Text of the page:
Andreas Strömbergsson tells about his research in homogenous dynamics
Andreas Strömbergsson was born in 1973 and earned his doctorate in 2001 with the thesis Studies in the analytic and spectral theory of automorphic forms. His dissertation develops several different applications of harmonic analysis on hyperbolic surfaces, i.e., non-Euclidean surfaces with constant negative curvature. Harmonic analysis expresses arbitrary functions as a combination of “intrinsic oscillations,” in this case stemming from the hyperbolic surface.
Harmonic analysis has applications in widely different areas of mathematics. The thesis discusses aspects like a spectral correspondence (Jacquet-Langlands) between completely different types of hyperbolic surfaces and the long-term behaviour of a special type of curves, known as horocycles, on the hyperbolic surfaces.
Andreas conducts research on various applications of dynamical systems in homogeneous spaces. Several of these applications look at collections of a large number of spheres in the space. One question asks what happens if the spheres are allowed to move freely and collide with each other. Another asks how a cloud of moving point particles behaves in a fixed configuration of motionless spheres. A third asks how the spheres can be packed most efficiently, especially in high-dimensional spaces.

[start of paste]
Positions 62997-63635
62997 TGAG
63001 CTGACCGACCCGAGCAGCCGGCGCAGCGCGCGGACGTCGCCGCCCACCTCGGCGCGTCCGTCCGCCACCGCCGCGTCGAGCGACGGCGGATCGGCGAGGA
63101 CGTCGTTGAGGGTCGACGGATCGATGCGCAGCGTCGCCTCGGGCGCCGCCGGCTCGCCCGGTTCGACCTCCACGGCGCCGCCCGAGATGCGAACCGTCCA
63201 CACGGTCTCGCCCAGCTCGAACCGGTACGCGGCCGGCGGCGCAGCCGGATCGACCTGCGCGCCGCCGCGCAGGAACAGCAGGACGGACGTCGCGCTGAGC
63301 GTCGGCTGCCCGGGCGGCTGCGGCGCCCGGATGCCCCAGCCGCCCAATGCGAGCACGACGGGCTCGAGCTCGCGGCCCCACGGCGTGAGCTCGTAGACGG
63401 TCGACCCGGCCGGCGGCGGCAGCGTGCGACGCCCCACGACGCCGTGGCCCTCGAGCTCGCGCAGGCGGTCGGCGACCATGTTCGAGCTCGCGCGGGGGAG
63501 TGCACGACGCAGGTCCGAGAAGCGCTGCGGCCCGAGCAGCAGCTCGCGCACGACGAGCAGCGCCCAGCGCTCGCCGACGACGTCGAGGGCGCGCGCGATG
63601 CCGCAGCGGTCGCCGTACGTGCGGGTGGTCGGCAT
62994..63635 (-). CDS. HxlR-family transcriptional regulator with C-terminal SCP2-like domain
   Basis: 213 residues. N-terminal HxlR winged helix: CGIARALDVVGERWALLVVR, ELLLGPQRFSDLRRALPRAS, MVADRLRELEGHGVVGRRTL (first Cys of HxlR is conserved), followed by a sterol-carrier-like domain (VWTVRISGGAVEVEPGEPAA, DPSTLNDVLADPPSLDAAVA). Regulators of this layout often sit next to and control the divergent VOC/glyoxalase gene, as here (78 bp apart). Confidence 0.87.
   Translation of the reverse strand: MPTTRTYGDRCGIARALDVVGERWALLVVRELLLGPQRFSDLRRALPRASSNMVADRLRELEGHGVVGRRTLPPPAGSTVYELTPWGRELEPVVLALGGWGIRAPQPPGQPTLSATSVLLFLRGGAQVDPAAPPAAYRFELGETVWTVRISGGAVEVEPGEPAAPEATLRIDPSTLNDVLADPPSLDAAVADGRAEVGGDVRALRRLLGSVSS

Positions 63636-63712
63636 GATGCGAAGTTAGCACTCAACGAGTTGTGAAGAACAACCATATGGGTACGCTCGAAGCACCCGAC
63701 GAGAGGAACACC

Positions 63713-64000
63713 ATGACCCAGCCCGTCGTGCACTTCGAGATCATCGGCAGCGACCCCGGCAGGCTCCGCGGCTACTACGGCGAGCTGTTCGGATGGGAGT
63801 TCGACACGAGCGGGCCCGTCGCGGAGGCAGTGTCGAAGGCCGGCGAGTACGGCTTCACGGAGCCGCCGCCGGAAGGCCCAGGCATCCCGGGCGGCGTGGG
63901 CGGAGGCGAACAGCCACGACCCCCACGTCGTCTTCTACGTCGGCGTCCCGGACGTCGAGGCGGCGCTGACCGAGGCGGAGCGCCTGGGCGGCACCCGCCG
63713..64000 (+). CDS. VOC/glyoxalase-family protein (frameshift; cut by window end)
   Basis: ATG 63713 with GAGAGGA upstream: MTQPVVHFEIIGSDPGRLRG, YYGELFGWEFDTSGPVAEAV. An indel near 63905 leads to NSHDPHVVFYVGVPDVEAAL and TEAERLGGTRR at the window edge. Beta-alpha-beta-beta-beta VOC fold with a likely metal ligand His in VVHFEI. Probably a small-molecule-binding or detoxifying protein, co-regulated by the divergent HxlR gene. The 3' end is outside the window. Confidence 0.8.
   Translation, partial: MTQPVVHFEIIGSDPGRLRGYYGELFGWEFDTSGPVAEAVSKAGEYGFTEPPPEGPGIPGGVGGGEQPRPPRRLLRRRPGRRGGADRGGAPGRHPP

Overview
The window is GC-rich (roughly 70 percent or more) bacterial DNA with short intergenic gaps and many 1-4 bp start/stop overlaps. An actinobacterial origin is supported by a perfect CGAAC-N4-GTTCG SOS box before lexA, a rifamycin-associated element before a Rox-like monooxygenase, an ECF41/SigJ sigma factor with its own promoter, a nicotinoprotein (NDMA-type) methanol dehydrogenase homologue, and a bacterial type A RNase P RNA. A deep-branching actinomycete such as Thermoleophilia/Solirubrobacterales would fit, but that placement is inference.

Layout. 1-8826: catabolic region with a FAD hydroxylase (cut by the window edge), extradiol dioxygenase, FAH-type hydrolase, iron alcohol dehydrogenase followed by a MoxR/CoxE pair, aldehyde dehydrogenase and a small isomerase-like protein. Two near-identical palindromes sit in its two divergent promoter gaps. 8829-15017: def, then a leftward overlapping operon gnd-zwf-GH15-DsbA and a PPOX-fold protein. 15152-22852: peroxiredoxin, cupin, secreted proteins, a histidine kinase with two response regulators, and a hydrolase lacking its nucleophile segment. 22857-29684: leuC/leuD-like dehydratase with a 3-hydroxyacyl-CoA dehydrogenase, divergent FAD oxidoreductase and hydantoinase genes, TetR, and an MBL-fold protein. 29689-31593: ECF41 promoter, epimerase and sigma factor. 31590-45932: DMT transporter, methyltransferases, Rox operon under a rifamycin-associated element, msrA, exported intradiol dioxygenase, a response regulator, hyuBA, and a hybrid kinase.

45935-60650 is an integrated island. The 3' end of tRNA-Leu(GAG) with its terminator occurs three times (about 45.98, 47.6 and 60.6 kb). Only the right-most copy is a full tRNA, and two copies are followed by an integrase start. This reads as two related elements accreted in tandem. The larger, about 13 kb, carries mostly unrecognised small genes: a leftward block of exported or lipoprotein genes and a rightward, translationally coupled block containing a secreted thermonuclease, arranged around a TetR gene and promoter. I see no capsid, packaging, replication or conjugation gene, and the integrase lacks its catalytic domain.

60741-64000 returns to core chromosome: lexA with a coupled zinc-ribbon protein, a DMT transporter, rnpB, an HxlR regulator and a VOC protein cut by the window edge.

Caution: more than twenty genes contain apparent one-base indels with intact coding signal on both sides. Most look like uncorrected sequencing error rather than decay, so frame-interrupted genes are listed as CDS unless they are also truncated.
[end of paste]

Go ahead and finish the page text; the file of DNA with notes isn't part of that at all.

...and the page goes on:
“One goal of my research is to contribute new insights on how the Boltzmann equation, which can describe the statistical behaviour of a gas that is not in equilibrium, can be derived from the simple laws of physics of particle motion at the microscopic level.”
Andreas has recently been appointed a Wallenberg Scholar.
“Thanks to that, I have a lot of time to focus on my research and can also have a number of postdocs and doctoral students to collaborate on related projects.”
In the past, Andreas was hesitant to supervise doctoral students.
“It is a very big responsibility. Fifteen years ago, I didn’t know whether I could shoulder it. But now, I have worked with very good doctoral students and found that it is not only a rewarding but even a pleasant task.”
If Andreas had not chosen mathematics, he might have opted to play the violin in an orchestra or work with programming. But he is happy with his career choice:
“Uppsala University is a very nice workplace. I enjoy it here, and I am able to focus on my research.”
Homogeneous dynamics is a field of research where you study a very special type of dynamical system, the definition of which is based on the theory of Lie groups. There have been several major advances in this field of research over the past 30 years. Results from homogeneous dynamics have also been successfully applied and led to solutions to a number of important problems in number theory and mathematical physics.